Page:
Veteran painter Francine Tint has spent all her life in New York. She has a studio downtown, not far from where she lives on the edge of the West Village. A truly gifted abstract-expressionist artist, Tint was deeply influenced by both the writings and person of Clement Greenberg, who regularly visited her in her studio. Her lyric hand finds expression in wonderfully colorful paintings that incorporate the achievements of the New York School while refusing to succumb to historical reiteration, mawkish emotion, or a grandiose sense of theater. The paintings in the show, whose title is “Explorations,” don’t reinvent the wheel so much as extend art historical precedents–her artistic intelligence is such that she manages a merger of the old and the new, in which the lyric accomplishments of her milieu and artistic forebears are re-invigorated in an art whose vision is genuinely current. This is something that is extremely difficult to do, bur Tint does accomplish it in her art. We are now living in a time when the New York School would seem moribund, especially when its greatest achievements occurred in the middle of the last century! As a result, it is terribly hard for a painter to renew such a well-established vision. But while abstract expressionism has been done with as a movement for a long time, we can see how individuals–practitionera of a style that has been in need of a revision for decades–singly put forth a nearly scholarly commentary on what preceded them in their art.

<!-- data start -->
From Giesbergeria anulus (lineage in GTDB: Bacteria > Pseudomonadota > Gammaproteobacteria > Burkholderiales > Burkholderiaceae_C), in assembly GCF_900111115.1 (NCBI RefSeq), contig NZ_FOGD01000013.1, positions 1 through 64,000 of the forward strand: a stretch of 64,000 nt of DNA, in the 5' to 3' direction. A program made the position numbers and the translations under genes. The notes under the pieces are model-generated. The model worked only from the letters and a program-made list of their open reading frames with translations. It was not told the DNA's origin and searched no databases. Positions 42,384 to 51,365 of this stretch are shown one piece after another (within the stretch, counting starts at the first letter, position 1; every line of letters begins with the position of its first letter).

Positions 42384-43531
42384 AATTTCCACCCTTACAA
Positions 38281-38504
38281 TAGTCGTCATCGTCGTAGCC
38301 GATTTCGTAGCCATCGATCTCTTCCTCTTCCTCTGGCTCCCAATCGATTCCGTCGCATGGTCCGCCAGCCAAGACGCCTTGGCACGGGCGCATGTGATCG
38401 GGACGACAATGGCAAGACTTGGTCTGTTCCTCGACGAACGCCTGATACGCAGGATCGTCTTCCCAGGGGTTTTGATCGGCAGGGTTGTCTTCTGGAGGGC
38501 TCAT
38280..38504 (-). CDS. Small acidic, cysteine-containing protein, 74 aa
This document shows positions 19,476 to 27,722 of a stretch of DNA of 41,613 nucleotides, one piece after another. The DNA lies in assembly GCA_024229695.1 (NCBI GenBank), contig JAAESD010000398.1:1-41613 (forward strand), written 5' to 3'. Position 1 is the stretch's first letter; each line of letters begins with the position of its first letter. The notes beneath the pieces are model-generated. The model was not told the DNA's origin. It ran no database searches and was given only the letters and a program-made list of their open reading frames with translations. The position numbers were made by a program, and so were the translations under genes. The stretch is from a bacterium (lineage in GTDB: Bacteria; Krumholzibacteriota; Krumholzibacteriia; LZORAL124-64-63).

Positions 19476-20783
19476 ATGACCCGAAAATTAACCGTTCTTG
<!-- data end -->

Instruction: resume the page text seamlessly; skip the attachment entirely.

In this way, Tint belongs to a small group of artists who offer access to a style established a long time ago–but in a way that emphasizes the artist’s integrity and intelligent re-reading of a visual culture whose major status is established. Perhaps because we are, in most of the arts, in a historical situation, it is easy to be skeptical of work of this sort. But one needn’t cling to the past in order to see Tint’s achievement in this fine show as much an expression of what’s next as an act of scholarship. Both Tint’s audience and her critics need to be very clear about the nature of her imagination, which is devoted to extending the remarkable tradition she grew up with rather than reassembling historically given styles. Certainly, current abstract expression has active and gifted current practitioners–we think of Louise Fishman, Amy Sillman, and Larry Poons. These artists do not belong to a group; instead, they are individuals who practice, to some degree, in stylistic isolation–even when they are recognized, as the artists in my short list have been. But then their solitude is echoed by practitioners of other arts–the audiences, for example, for contemporary poetry and contemporary classical music are vanishingly small. This means that artists struggle to preserve stylistic and personal integrity in circumstances unbecoming to the development of any sense of community. It is not that Tint so very alone, though; like her numerous colleagues in New York, she enjoys an ambiance that remains truly sympathetic to her work, even as traditional art neighborhoods in New York are becoming gentrified in the face of exorbitant rents for living and working. (This will not change, especially for younger generations.)